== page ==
Attending Graduate School with a Learning Disability

learning disability

In most cases, graduate program curriculums are designed to be challenging. They push students to think more critically, retain more information, and increase their abilities to read, write, analyze, and take action. They are ultimately designed to put students through a rigorous process of investigation, unraveling, reconstruction, and growth. Add to such challenging curricula a learning disability and certain subjects or assignments can seem downright impossible. Therefore, it is incredibly important to accurately diagnose undiagnosed learning disabilities or to document identified learning disabilities. Once learning disabilities have been identified and documented, colleges and universities are obligated by law to accommodate students with learning disabilities.     

Federal Laws and Learning Disabilities

Students with learning disabilities are granted certain rights under the Americans with Disabilities Act of 1990 (ADA), the Americans with Disabilities Act Amendments of 2008, and the Rehabilitation Act of 1973. These sets of laws require public and private colleges and universities to provide students with learning disabilities accommodations to help them succeed in college. Therefore, most colleges and universities offer disability services and may devote entire offices to serving students with learning disabilities. If you have a diagnosed and documented learning disability, you have certain rights to accommodations under the law.

Disability Offices at Colleges and Universities

Disabilities offices offer students with learning disabilities a variety of resources and services. Those resources and services are offered by counselors who work with students to determine eligibility for accommodations, establish reasonable accommodations, and develop plans for delivering provisions. Counselors work with students and professors to ensure students with disabilities’ needs are met, and those students are able to succeed.

Undiagnosed Learning Disabilities

Many students work and struggle their way through pre-collegiate and collegiate education and make it all the way to graduate-level academia with undiagnosed or undocumented learning disabilities. Those learning disabilities, whether slight, moderate or severe, might have a huge impact on students’ education. Students with undiagnosed or undocumented learning disabilities may have a hard time grasping concepts, analyzing ideas, reading materials, writing papers, and completing other challenging tasks demanded by graduate level curricula. Students with undiagnosed or undocumented learning disabilities often suffer unnecessarily, earning lower grades, or failing out of a program. Therefore, if you have struggled with any aspect of academia (whether reading, writing, critically thinking, focusing, or other), it is important to determine whether or not you have a learning disability.

Diagnosed and Documented Learning Disabilities

Students with documented learning disabilities receive reasonable accommodations from the colleges or universities they attend. This means disabilities centers and professors work with students to make sure their learning disabilities do not negatively impact their education. Accommodations may include extended deadlines for certain assignments, assistance with test-taking, guidance in using study tools, and many others. Students with documented learning disabilities also receive accommodations directly from professors. Professors who are aware of students’ documented learning disabilities will work with students to make sure their particular needs are taken care of.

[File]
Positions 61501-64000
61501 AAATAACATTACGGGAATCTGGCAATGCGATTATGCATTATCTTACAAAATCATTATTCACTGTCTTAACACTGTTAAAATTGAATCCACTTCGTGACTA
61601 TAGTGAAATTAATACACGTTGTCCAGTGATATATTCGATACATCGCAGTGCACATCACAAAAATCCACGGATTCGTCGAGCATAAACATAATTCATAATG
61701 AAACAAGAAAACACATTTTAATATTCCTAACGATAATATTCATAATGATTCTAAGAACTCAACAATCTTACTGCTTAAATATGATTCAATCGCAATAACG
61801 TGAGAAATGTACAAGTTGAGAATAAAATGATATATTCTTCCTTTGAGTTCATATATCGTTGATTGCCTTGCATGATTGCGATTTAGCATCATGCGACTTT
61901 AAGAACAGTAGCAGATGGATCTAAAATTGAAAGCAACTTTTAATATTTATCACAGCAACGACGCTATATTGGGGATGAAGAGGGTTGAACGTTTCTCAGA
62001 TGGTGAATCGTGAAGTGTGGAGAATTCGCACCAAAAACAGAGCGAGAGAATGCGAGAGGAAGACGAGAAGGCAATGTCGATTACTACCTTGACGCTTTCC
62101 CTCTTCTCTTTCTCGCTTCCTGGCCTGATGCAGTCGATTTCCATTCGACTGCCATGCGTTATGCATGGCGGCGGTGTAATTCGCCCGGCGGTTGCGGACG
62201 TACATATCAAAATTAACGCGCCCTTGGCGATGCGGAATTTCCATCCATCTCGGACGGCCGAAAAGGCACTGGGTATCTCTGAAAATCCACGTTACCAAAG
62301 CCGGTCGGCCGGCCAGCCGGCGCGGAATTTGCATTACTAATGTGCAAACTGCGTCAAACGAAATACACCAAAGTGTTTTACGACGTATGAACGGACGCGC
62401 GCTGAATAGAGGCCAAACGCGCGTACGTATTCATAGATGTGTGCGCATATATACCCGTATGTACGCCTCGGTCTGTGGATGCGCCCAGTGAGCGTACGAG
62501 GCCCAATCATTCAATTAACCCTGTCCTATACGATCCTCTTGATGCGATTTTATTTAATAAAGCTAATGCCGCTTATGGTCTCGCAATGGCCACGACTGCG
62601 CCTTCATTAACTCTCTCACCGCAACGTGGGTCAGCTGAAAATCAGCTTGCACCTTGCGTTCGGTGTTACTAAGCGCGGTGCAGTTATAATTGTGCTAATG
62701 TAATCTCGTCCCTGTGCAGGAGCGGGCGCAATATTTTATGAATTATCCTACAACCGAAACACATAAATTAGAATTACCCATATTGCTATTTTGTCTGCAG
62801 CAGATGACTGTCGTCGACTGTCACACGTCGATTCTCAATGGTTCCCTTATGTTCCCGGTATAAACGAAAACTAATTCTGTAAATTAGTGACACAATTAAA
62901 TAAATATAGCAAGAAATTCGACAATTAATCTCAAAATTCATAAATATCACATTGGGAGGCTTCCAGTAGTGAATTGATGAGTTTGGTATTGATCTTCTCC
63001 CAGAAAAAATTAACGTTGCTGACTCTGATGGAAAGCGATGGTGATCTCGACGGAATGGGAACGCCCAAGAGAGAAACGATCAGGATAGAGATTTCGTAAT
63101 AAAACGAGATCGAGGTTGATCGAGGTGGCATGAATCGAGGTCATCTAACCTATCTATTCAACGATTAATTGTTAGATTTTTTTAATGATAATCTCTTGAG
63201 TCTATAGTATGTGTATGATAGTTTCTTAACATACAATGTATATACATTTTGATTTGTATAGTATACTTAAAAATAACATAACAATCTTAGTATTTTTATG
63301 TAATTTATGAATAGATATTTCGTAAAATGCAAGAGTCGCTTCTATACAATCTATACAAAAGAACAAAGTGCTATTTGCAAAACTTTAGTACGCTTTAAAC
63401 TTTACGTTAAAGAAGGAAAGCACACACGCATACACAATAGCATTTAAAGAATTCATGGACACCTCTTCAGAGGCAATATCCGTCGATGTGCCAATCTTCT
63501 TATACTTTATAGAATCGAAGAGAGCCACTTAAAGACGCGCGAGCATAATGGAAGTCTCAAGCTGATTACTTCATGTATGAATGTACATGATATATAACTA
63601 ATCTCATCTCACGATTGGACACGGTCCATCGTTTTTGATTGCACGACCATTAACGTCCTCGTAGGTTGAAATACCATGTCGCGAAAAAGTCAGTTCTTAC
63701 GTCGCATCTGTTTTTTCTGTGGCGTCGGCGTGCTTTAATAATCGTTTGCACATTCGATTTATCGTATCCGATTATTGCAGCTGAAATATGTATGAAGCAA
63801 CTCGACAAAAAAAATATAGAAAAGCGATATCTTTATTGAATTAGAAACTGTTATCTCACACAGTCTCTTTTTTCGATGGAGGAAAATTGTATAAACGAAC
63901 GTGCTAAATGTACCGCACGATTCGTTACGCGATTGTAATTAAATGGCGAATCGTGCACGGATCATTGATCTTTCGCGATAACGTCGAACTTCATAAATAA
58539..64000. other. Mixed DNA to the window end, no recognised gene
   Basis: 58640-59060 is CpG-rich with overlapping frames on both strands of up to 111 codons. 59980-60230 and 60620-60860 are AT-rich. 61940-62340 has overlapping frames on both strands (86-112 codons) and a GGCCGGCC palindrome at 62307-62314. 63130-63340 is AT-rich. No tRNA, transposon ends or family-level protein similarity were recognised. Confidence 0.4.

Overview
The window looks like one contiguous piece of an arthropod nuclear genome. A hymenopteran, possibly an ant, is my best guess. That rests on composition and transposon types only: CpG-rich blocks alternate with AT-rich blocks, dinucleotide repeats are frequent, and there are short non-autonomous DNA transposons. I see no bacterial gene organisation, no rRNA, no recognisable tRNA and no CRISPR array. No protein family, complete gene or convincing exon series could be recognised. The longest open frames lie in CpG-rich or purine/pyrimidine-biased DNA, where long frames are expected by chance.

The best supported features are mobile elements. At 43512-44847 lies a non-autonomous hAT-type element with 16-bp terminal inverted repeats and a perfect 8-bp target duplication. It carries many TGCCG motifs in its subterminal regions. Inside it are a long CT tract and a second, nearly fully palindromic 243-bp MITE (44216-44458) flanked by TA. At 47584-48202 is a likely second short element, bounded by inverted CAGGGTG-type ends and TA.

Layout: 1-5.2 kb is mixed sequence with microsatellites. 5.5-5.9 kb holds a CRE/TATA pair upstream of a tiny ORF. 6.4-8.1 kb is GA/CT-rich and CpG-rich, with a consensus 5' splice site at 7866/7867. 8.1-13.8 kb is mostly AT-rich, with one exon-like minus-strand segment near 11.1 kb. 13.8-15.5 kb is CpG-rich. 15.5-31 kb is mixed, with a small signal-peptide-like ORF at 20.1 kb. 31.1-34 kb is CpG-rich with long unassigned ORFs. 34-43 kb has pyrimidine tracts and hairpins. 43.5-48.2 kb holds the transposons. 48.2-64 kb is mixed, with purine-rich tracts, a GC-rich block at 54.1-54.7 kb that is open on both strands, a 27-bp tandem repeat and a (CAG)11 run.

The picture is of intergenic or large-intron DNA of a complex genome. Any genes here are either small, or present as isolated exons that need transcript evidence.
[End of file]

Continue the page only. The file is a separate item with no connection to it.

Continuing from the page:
Many students with learning disabilities refuse to document their learning disabilities because they do not  want to be treated differently from other students. This is understandable given the silly stigmas attached to learning disabilities. However, it is important for students with learning disabilities to understand documenting learning disabilities is no different from securing a tutor or studying harder.  By documenting their learning disabilities, students are taking responsibility for tasks they find challenging. Also, most professors don’t (and absolutely shouldn’t), treat students with learning disabilities as less intelligent than other students. Professors should expect students with documented learning disabilities to turn in strong, thoughtful, and insightful work just as they do other students.

Resources for Students with Undiagnosed, Diagnosed, or Undocumented Learning Disabilities       

If you think you might have an undiagnosed learning disability, consider taking some steps to be diagnosed. You can begin by contacting the Learning Disabilities Association of America which lists the following as some of the most common symptoms of learning disabilities:

- Short attention span

- Poor memory

- Difficulty following directions

- Inability to discriminate between/among letters, numerals, or sounds

- Poor reading and/or writing ability

- Eye-hand coordination problems; poorly coordinated

- Difficulties with sequencing

- Disorganization and other sensory difficulties

If you display several of these symptoms, consider doing more research or visiting the learning disabilities center on your campus to be diagnosed or referred to a diagnostic center in your area.  

Also, consider visiting the National Center for Learning Disabilities website which offers a checklist for people with an undiagnosed learning disability.  

 

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Annie Rose Stathes holds a B.A. in International Affairs and an M.A. in Political Science, both from the University of Colorado, Denver. She is currently an Instructor of Writing at Fort Lewis College in Durango Colorado

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